02 August 2018 | News
Conducted by the Integrated Liver Care Team at Aster CMI Hospital, this technology, provided by OrganOx Metra UK, opens tremendous potential to improve liver transplant success rates across India.
(L-R)- Dr Jayant Reddy, Dr Malikaarjun Sakpal, Dr Kaiser Raja, Dr Sonal Asthana, Dr Rehan Saif, Dr Rajiv Lochan, Mr Subith
53-year-old Mr. Ashwath ST became the first person in Asia to receive a liver transplant using specialised technology to preserve and revitalise the donated organ. Mr Ashwath had been suffering from end stage liver disease and had been waiting for a transplant for several months. His wife saidOur entire family had been evaluated but there were no suitable matching donors. Our only hope was getting an organ from a deceased donor. However, he was very sick and had multiple admissions for infection and bleeding. The family had almost lost hope when they got a call that there may be a suitable donor. However, an assessment of the liver revealed that it may contain 50% fat.
Luckily for Mr Ashwath, a new way of preserving livers was available in India in the form of the OrganOx Metra (normothermic machine perfusion). In doing so, he became the first recipient of a preserved liver using this new technology in Asia.
The transplant was carried out at Aster CMI Hospital, Bengaluru. The procedure took almost 18 hours. First the organ was retrieved from the donor. This was then prepared and placed on the machine. The machine monitored several parameters related to the liver on a real time basis which allowed the transplant surgeons to assess the liver function before transplant. The procedure was witnessed by several of the country’s leading transplant surgeons. Mr Ashwath’s operation started after the organ had been assessed and function confirmed. The transplanted liver worked almost immediately after the procedure. Mr Ashwath had a smooth recovery and was discharged home in less than two weeks.
The OrganOx metra device brought to India by Duraent Lifesciences, a Hyderabad based healthcare technology company, speaking on the occasion, Mr. Subhit Kumar, CEO Duraent Lifesciences, said, “We are proud to have delivered this technology to India in association with our European partners at OrganOx Metra. The device has many features apt for the challenges facing the Indian liver transplant ecosystem like time-critical access to donor livers and maintaining organ quality. It is our aim to ensure that every patient and hospital in India will have access to our technology soon. I congratulate the Integrated Liver Care team at Aster CMI on the first successful implementation in India.”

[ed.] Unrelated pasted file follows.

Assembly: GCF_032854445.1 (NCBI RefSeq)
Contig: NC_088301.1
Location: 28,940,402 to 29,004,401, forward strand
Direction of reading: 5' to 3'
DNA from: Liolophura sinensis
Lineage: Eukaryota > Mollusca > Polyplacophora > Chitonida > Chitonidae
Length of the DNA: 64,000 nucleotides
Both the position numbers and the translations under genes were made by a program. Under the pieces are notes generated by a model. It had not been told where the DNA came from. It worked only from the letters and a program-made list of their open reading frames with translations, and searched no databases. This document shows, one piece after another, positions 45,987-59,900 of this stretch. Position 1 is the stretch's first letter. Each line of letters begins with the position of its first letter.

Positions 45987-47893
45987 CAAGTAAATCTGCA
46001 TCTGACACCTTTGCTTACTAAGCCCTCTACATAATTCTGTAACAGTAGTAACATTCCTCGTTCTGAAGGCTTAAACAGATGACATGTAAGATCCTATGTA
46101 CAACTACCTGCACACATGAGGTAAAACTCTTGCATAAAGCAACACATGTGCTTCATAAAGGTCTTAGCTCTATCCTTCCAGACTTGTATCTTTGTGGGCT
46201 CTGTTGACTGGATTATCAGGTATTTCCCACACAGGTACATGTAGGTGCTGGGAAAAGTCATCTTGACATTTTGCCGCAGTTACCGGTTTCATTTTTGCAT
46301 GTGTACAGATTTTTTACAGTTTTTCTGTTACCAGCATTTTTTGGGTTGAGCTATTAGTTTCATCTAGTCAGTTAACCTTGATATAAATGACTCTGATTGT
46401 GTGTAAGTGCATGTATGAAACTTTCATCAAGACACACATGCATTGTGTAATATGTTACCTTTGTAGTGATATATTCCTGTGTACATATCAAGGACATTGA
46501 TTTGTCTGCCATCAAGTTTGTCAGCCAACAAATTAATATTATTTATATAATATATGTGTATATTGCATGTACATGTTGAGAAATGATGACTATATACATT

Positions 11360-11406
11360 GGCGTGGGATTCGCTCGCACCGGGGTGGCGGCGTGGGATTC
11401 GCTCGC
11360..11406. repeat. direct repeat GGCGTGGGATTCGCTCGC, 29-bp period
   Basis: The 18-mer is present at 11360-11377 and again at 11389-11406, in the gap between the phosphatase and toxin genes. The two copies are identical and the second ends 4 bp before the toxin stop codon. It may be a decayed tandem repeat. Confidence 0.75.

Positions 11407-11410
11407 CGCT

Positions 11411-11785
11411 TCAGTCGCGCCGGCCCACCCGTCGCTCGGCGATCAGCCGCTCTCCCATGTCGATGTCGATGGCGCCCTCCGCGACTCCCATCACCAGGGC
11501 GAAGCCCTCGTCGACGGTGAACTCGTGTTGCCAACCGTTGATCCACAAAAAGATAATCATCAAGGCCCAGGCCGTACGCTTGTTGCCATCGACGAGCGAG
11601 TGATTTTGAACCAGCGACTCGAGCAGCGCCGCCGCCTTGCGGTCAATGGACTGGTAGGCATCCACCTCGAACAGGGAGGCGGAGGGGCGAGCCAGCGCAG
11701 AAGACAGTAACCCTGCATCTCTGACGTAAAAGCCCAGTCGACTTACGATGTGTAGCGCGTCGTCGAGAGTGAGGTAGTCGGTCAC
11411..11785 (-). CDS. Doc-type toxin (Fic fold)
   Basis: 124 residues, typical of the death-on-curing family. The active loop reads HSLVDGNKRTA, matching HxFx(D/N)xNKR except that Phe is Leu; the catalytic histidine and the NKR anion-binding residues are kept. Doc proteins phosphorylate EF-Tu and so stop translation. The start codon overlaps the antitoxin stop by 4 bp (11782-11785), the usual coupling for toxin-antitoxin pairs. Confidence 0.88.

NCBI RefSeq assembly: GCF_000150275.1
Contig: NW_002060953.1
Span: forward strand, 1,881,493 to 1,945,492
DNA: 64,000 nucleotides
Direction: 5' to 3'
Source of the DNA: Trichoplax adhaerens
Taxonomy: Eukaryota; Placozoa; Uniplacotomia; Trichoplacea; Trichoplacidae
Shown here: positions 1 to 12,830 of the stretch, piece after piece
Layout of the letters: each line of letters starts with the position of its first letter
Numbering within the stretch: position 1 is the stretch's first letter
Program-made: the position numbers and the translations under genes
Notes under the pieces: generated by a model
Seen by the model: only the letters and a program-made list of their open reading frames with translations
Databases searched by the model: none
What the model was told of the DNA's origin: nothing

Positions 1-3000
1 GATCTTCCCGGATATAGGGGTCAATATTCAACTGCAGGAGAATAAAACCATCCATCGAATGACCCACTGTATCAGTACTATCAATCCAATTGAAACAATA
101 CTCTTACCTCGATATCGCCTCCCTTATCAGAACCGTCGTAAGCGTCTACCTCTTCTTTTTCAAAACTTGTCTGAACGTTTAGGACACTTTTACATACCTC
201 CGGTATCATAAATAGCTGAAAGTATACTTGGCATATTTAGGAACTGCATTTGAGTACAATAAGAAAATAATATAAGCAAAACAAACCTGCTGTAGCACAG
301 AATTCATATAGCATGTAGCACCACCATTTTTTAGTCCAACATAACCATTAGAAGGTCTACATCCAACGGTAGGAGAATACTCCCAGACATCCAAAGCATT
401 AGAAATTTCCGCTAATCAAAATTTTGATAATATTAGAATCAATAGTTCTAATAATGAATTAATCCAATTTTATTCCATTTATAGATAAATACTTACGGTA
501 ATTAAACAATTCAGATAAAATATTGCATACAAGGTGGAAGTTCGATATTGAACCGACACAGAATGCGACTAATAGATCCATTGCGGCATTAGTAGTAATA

There are insufficient numbers of deceased donations available to meet waiting list demands. In India, many patients die before they could benefit from a life-saving transplant. Some organs cannot be utilised because donations occur in small cities and the organs cannot be reliably and safely transported to transplant centers in time. Equally some donated livers may come from older donors or may have fat (fatty liver) which may not function well after the retrieval.
The solution may come from the way in which organs are preserved before transplantation. For the past 50 years, the accepted way to preserve organs after donation is to put them in a specialised fluid in an ice box. This is very different from the way organs function in the body. A new machine, OrganOx Metra has created a system that allows blood to circulate through the liver. When the organ is in a device that mimics the body, doctors can see it taking in blood and letting out bile, and can better tell how it might work in a patient. Using this technology, it is possible to transport organs from different regions while maintaining function. OrganOx Metra technology has only been available in Europe and the US so far, and this is the first time it has been used in Asia.
Dr Sonal Asthana, Senior Hepatobiliary and Transplant Surgeon said, “This technology will change the way we preserve organs and allow us to revive the organs before transplantation to ensure better function. Also organs which are donated in far off parts of the country can now be transported to transplant centers and utilised safely.”
Dr Rajiv Lochan said, “Current preservation methods do not allow functional assessment of organs before transplantation. In Mr Ashwath’s case it was also important to reduce the storage time to a minimum. The new technology allows for both these functions to occur and better use of donated liver grafts for transplantation. In addition, these livers can be treated to make them better while on the machine.” Liver transplants are complicated procedures and India faces nearly 20-30% of donor rejection rates due to poor quality of preservation and lack of timely access. The current liver donor numbers required annually in India is as high as 9-10 thousand, with donor numbers significantly lower. Duraent seeks to address this disparity and elevate India to a position of global leadership for liver transplants.